I reached out to my good friend, Chad Cates a few weeks ago and asked if he would consider submitting a guest SONGWRITING TIPS blog post for us. Chad, a dedicated staff writer for Essential Music in Nashville, is one of those guys who diligently drives to the office every single day of the week to write songs. Like many professionals in this business, he’s learned through experience that every song one writes is not going to be a hit. It takes hard work, determination, a continual honing of your craft, and a good business head, to make a living as a songwriter. Chad’s post today is a brief story about ambition and expectations …
A couple of years ago, I was asked again to teach at a conference called, Write About Jesus where I had taught classes in previous years. Sue Smith, one of my friends and co-writers, hosts this great conference and she always approaches the clinicians a few months prior to ask what they want to teach. There is a songwriting competition at Write About Jesus and most people that attend submit a song for the competition. As you can imagine, competition will quickly shift our focus and goal, if we allow it. So this particular year, I told Sue that I would like to teach on/encourage attendees regarding their expectations, not only for the song they would submit for competition, but for all of the songs they write. It is so easy for our expectations to get distorted, so I wanted to help them navigate this.
I showed up that year to teach and Sue had titled my class, Ambition and God’s Sovereignty. I was terrified. I felt like I couldn’t deliver something meaningful with the gravity of that title. I wrestled all weekend with what to teach. It’s funny…my plan after Sue and I had talked originally, was to teach a light class towards the beginning of the conference on expectations. Instead, I had a heavy title as one of the last classes of the weekend! My fears were realized when I showed up to teach the class and it was PACKED. The only thing that eased my mind a bit was that my friend Dave Clark was there to help teach. (I could give a laundry list of his accolades … 25 #1’s… but what I love most about this guy is his heart. He’s so encouraging to be with.) We taught the class together and here is some of what came out that day:
- To trust God’s sovereignty means to trust that he is leading us…that He has a plan for us…that He has a plan for our songs. God has a plan for the next season of our life, whether that means writing 100 songs this year, or writing only 1 …. whether a million people will hear our songs, or whether only one person. Ambition in this context can be a healthy thing, but it can be a really unhealthy thing as well. It all depends on how we navigate it.
- When Ambition leads us to make choices that are healthy such as getting better at our craft, building relationships, pressing in to the Heart of God for true relationship, then ambition is a really good thing. But when Ambition leads us to side-step God’s will for us, to live in pride, to pursue people only to the level of what they can do for us, then it might be time to step back and reevaluate our ambition.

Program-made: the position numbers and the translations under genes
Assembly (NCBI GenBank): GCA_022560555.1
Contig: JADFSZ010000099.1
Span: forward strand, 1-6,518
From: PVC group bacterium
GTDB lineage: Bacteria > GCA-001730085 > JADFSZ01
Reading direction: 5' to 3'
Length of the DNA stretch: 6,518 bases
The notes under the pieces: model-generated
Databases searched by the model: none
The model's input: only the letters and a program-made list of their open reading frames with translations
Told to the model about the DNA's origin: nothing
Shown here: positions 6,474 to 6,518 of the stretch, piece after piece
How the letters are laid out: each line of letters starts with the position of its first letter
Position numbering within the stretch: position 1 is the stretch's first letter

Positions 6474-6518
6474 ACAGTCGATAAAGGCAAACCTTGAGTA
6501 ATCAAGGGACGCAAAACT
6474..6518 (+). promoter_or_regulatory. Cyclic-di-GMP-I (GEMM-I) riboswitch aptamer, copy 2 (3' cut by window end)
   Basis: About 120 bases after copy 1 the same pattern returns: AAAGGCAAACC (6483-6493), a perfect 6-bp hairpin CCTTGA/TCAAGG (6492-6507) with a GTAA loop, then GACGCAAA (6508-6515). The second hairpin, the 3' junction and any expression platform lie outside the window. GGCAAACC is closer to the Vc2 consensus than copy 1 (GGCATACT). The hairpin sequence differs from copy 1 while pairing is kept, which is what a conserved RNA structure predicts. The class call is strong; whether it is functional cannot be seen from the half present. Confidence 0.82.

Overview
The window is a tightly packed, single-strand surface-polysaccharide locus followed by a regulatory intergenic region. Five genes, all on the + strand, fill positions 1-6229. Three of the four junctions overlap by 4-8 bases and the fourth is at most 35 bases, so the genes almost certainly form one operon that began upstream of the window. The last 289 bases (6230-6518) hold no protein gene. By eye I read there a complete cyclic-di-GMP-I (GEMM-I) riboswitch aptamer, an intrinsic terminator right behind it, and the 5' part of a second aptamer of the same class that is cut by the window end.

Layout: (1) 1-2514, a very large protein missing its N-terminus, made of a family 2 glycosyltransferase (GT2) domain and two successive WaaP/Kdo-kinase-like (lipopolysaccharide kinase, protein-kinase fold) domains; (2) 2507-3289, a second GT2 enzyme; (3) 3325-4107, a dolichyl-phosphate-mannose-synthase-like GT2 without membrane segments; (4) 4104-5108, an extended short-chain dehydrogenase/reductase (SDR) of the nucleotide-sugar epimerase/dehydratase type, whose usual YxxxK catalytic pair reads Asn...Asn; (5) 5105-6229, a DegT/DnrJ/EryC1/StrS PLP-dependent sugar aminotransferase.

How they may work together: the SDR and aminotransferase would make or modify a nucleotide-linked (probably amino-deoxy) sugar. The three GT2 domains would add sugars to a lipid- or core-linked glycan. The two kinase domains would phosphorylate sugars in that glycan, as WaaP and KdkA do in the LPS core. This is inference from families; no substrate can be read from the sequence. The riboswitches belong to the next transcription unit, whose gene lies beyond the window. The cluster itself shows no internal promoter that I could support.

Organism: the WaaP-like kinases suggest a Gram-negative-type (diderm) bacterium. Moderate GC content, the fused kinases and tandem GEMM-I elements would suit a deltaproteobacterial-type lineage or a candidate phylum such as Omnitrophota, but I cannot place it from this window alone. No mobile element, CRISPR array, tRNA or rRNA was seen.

- Expectations can distort God’s sovereignty. There is holy invitation to patience when it comes to God’s Sovereignty. When we allow our expectations to be His expectations, we are able to stand in true patience, which is a huge part of living our lives in any part of the spectrum of songwriting, whether it be commercial or a hobby.
- Dave finished with a beautiful story about the artist Larnelle Harris. Years ago, Dave and his wife had Larnelle and his wife over for dinner one night. Larnelle mentioned in passing that he was thinking about coming off the road. They are all good friends and Dave’s wife said, “Larnelle, there’s no way you would quit doing music.” Larnelle said, “Who said anything about quitting music? There is a church down the street from me that needs a tenor.”
God has gifted each one of us uniquely and calls us to use those gifts for the kingdom. This can look a million different ways. There is freedom to bloom where we are planted and see what the Lord does as we allow our ambition to come under His sovereignty.
Notes from Songsphere: You may be the most talented songwriter in the world and God may still determine that your songs are only for you and him … that NO ONE is ever going to buy a CD from you. We have to be OK with that. If we say that we are accepting God’s call, then we must accept ALL that that means – whether fame and fortune or not. 🙂
Award winning songwriter Chad Cates, a Franklin, Tennessee native, writes for Essential Music Publishing. He has had seven #1 songs and five Dove Award Nominations. Chad has written songs for artists and groups such as Casting Crowns, Bebo Norman, Red, Matt Wertz, Anthony Evans, Andy Davis, Brandon Heath, Ronnie Freeman, Rebecca St James, Selah, Salvador, Sonic Flood, Mandisa, Mark Lowry, Avalon, and Phil Stacey, including the Dove award winning songs, Everything to Me(Avalon) and Lost(RED). He’s had songs in Private Practice(ABC), Ghost Whisperer(CBS), and One Tree Hill(CW). He is married to Sarah. You can find him at www.chadcates.net.